A new manufacturing technique uses roll-to-roll printing to form smoother and more flexible metals for future ultrafast electronic devices.
The low-cost process, developed by Purdue University researchers, is said to combine existing tools for manufacturing metals on a large scale, but uses the speed and precision of roll-to-roll printing to remove certain fabrication barriers in making electronics faster than they are today.
Future devices will require much smaller metal components, which calls for a higher resolution to make them at the nanoscale.
“Forming metals with increasingly smaller shapes requires moulds with higher and higher definition, until you reach the nanoscale size,” said Ramses Martinez, assistant professor of industrial engineering and biomedical engineering. “Adding the latest advances in nanotechnology requires us to pattern metals in sizes that are even smaller than the grains they are made of.”
This so-called “formability limit” hampers the ability to manufacture materials with nanoscale resolution at high speed.
Another drawback is that the method of fabricating internal metallic circuits generates circuits with rough surfaces that can cause electronic devices to overheat and drain their batteries faster.
Purdue researchers have addressed low resolution and roughness with a new large-scale fabrication method that enables the forming of smooth metallic circuits at the nanoscale using conventional carbon dioxide lasers.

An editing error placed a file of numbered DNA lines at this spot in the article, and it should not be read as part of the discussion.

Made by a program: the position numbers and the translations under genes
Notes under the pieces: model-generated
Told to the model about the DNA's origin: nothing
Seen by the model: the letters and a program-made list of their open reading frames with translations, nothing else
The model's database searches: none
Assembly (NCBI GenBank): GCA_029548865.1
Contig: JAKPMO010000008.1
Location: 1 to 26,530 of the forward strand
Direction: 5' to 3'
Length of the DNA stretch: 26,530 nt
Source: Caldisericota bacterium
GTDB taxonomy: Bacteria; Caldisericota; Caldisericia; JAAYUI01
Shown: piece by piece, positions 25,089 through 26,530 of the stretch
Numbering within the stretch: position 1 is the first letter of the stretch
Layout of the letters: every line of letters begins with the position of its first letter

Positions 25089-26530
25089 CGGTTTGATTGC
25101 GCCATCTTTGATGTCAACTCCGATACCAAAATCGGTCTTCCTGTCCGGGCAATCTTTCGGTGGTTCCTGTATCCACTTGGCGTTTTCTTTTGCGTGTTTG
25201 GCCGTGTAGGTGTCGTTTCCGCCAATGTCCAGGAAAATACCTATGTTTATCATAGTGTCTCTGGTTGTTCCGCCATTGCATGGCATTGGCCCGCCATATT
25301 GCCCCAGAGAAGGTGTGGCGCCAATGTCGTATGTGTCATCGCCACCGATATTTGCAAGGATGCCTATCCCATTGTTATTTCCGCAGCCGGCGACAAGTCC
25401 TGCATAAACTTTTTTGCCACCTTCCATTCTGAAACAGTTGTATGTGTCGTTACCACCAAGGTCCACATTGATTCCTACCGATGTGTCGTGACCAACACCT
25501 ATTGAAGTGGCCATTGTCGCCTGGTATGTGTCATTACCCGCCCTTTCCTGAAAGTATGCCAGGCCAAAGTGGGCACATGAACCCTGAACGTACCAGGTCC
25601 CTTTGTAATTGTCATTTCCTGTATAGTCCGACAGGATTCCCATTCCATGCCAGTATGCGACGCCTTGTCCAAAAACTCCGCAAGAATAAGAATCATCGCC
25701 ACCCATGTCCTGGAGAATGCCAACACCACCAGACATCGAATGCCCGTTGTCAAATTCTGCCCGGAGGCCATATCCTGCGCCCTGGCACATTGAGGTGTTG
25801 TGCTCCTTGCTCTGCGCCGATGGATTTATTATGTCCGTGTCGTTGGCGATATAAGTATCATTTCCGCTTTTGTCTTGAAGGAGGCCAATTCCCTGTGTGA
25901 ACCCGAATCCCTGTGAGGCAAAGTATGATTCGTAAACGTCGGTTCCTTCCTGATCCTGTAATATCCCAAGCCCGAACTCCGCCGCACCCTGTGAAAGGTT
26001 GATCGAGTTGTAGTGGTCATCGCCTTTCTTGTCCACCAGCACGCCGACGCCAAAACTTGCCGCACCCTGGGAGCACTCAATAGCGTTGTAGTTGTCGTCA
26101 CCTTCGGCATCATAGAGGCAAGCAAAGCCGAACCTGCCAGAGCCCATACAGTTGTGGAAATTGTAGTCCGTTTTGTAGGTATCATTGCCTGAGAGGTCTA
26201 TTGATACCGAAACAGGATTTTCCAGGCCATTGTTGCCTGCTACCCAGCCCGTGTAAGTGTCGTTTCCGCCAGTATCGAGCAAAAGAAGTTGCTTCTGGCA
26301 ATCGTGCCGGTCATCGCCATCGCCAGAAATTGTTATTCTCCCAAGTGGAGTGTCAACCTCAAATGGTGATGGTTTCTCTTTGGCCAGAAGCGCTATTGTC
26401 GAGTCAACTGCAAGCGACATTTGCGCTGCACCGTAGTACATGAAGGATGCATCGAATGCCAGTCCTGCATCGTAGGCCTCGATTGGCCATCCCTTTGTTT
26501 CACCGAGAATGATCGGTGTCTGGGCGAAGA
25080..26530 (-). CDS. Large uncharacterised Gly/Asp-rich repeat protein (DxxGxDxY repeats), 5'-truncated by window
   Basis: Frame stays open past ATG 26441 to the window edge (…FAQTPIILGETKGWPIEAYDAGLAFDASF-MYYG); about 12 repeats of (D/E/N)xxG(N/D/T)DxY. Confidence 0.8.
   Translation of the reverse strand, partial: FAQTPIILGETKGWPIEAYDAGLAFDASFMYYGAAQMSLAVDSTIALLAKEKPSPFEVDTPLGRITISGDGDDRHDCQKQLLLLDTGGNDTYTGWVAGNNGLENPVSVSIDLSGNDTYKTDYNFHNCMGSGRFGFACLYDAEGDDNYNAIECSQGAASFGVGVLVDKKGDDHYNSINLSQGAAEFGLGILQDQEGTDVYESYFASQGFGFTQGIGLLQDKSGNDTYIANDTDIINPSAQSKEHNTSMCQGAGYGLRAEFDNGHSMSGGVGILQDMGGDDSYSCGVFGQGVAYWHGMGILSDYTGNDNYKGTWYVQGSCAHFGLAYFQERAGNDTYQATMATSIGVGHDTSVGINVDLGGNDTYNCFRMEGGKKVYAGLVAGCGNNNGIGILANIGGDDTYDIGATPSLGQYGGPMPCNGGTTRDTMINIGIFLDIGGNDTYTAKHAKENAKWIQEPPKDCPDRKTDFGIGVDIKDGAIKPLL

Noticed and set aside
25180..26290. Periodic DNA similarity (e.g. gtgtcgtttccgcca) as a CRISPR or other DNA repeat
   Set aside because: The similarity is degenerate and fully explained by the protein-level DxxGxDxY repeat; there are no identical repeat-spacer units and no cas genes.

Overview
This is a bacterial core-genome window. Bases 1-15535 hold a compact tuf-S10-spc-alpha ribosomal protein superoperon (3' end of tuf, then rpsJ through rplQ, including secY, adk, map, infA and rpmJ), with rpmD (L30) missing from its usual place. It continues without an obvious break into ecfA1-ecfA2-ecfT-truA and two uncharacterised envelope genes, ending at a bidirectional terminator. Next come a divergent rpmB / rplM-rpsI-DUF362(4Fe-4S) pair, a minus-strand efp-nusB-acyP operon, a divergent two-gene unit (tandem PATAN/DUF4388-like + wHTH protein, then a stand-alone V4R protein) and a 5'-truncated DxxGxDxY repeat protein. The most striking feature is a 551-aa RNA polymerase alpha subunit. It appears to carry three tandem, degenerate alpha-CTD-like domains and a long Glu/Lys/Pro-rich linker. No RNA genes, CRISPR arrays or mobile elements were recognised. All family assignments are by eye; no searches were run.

“Printing tiny metal components [roll-to-roll] makes them much smoother. This allows an electric current to travel better with less risk of overheating,” Martinez said.
Writing in Nano Letters, the team said their low-cost, scalable nanomanufacturing process enables the continuous forming of thin metallic layers with nanoscale accuracy using roll-to-roll, laser-induced superplasticity (R2RLIS).
R2RLIS uses a laser shock to induce the ultrahigh-strain-rate deformation of metallic films at room temperature into polymeric nanomoulds, independently of the original grain size of the metal.
According to the Letter, the nanoforming method does not require access to cleanrooms and can be implemented on conventional CO2 lasers to fabricate uniform and three-dimensional crystalline metallic nanostructures over large areas.
Tuning the laser power during the R2RLIS process enables the control of the aspect ratio and the mechanical and optical properties of the fabricated nanostructures.
“In the future, the roll-to-roll fabrication of devices using our technique could enable the creation of touch screens covered with nanostructures capable of interacting with light and generating 3D images, as well as the cost-effective fabrication of more sensitive biosensors,” Martinez said.